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Pierre Roelofs' Chickpea Cake with Mandarin and Cashew Cream


Dessert chef Pierre Roelofs is back this week with another of his impressive desserts, reimagined for the home cook. This cake uses an unlikely ingredient to form its base – chickpeas! His nutty chickpea cake is complemented with juicy mandarin and homemade cashew cream. A surprisingly perfect flavour combo!

This November, Pierre is hosting his popular ‘Dessert Evenings’, featuring his famous dessert degustation, in collaboration with local creative and weaver Maryanne Moodie! Bookings can be made here.

8th November, 2016
Pierre Roelofs
Tuesday 8th November 2016

My Dessert Evenings have called three places home. After the first five years at Fitzroy’s Café Rosamond we moved south side to Fancy Nance, and this year Milkwood in East Brunswick has been our host.

This year, I’ve been weaving a new project through the menu; the Dessert Studies. This collaborative project has created wonderful conversations with Melbourne based creative folk – Michelle MacKintosh, Andrew Maynard, Beci Orpin, and Julia deVille to name a few. Each new dessert has been inspired by one of these local artists, and conceived in collaboration with them.

This chickpea cake came out of my Dessert Studies collaboration with Lightly’s Cindy-Lee Davis. The chickpea puree adds a subtle nutty flavour and gives the cake additional body and texture. I have always loved using cashews in my desserts, and the cashew cream has been a feature for many years. The toasted cashews add a textural element, and the mandarin segments are a quick and easy garnish that brings freshness and colour to the dessert. You could use orange segments if you prefer.

Pierre Roelof’s next Dessert Studies will be a collaboration with local creative and weaver Maryanne Moodie at Milkwood in East Brunswick on November 10th, 17th and 24th.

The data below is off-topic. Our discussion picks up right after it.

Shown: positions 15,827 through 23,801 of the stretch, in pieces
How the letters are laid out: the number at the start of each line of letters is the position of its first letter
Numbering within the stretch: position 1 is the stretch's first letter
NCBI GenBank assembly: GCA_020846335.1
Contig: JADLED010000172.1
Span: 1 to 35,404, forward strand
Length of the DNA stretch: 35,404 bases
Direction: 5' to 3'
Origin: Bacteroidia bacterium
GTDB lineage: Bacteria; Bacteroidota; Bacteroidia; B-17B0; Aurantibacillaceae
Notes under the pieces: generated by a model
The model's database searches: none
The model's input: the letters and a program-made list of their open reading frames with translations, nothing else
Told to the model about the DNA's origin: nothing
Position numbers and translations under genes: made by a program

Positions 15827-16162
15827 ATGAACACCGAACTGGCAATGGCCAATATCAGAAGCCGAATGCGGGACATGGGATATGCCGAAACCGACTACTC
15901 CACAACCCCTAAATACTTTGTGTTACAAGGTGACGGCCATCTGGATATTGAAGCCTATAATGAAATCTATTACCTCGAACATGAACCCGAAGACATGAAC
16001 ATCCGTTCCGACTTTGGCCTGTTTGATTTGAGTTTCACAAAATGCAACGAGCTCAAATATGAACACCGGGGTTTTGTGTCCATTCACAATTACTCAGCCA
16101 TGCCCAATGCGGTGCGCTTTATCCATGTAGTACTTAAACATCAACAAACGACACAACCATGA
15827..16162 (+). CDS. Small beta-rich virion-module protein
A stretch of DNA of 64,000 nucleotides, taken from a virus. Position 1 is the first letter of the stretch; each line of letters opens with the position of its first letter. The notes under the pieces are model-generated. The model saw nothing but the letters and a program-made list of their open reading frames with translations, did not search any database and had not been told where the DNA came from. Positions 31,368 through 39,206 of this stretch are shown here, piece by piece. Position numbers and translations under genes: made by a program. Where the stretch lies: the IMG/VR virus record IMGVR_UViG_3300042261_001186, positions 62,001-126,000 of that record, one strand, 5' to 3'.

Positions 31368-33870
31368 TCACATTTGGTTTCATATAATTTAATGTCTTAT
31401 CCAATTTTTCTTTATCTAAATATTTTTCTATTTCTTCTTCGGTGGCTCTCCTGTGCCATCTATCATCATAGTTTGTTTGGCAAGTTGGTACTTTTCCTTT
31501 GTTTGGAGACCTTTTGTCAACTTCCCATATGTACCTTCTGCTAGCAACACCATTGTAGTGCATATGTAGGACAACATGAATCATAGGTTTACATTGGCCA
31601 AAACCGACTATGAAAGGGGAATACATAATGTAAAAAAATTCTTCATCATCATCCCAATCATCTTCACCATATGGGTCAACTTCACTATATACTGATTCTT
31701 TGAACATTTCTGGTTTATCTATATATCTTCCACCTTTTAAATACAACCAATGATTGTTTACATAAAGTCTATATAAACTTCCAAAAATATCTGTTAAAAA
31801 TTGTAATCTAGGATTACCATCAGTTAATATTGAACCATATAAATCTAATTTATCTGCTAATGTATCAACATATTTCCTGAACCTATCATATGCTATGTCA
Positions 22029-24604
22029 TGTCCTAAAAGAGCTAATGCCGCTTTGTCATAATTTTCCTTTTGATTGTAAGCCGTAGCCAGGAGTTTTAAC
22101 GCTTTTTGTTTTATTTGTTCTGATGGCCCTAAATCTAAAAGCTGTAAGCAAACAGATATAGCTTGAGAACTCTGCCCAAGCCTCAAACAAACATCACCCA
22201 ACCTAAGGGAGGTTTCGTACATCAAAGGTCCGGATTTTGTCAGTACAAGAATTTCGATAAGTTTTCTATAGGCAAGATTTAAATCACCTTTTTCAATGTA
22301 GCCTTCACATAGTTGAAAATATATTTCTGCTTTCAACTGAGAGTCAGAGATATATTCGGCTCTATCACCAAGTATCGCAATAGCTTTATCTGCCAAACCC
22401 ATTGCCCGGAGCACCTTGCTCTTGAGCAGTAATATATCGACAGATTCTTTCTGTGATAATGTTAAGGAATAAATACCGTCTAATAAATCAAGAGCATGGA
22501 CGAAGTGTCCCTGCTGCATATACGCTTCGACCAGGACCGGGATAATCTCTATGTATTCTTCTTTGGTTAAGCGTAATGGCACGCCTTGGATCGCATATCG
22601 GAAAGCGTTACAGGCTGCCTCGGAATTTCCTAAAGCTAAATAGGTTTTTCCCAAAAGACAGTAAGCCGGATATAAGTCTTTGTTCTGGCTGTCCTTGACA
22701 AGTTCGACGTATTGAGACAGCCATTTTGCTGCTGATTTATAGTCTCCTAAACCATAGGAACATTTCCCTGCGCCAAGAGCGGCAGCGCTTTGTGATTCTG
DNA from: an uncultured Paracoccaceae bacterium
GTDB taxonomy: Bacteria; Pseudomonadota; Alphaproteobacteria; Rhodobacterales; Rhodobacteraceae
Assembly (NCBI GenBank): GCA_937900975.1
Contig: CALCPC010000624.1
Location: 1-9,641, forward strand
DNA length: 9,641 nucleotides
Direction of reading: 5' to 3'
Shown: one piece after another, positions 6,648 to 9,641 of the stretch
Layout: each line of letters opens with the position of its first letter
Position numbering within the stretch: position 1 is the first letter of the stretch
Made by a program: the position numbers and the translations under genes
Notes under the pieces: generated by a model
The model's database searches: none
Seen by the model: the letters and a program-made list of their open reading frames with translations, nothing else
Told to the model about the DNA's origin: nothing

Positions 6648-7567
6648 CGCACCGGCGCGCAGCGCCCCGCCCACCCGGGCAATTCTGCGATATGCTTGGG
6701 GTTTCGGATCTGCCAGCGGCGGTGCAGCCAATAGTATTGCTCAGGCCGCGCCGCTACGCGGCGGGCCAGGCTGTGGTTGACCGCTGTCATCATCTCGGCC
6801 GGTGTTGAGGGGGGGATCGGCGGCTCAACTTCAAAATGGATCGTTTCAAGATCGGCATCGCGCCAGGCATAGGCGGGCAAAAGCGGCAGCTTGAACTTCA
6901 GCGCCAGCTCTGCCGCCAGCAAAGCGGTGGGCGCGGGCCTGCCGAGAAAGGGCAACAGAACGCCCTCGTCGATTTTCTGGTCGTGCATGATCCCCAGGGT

For the chickpea cake

  • 200g caster sugar
  • 200g unsalted butter, at room temperature
  • 200g egg, at room temperature
  • 200g flour
  • 12g baking powder
  • 3g salt
  • 2 tins of chickpeas

For the cashew puree

  • 200g raw cashews
  • 20g icing sugar
  • 150g hot water

Fo the roasted cashews

  • 200g raw cashews
  • 30g icing sugar
  • A pinch of salt
  • A drop of canola oil

For the mandarin segments

  • 2 tins of mandarin segments, drained


For the chickpea cake

Line a 25cm x 30cm tin with baking paper and preheat a fan-forced oven to 150C.

Drain the chickpeas, retaining the liquid. Blend in a food processor, adding enough liquid back to the chickpeas to form a thick puree. Pass the mixture through a fine sieve.

Whisk the butter, salt and sugar until light and fluffy.

Slowly drizzle in the eggs and continue to whisk intensely.

Fold in the flour and baking powder. Fold through the chickpea puree. Bake for approximately 40 minutes.

Leave to cool at room temperature before serving.

For the cashew puree

Boil the cashews in a pot of water for 25 minutes to soften.

Drain and rinse under hot water.

Place in a food processor (or Thermomix) along with the icing sugar.

Start to blend the cashews whilst slowly adding the hot water, adding enough water until a thick puree is achieved. Add more water if necessary.

Blend until smooth, this will take around 5 minutes.

Pass though a sieve and leave to cool.

Note: There is no need to pass through a sieve if using a Thermomix, as it will create a perfectly smooth puree.

For the roasted cashews

Preheat oven to 130C. Mix the cashews with the oil, icing sugar and salt, spread onto a tray and roast in the oven until golden brown (approximately 15 minutes).

Note: You can also use store bought roasted, salted cashews if you’d prefer.

To assemble

Cut the chickpea cake into pieces. Garnish each piece with a dollop of cashew puree, mandarin segments and the roasted cashews.

Pierre Roelofs’ Chickpea cake with mandarin and cashew cream. Photo – Eve Wilson for The Design Files.

The Design Files acknowledge the Traditional Custodians of the lands on which we work, the Wurundjeri people of the Kulin Nation. We pay our respects to Elders past and present.

First Nations artists, designers, makers, and creative business owners are encouraged to submit their projects for coverage on The Design Files. Please email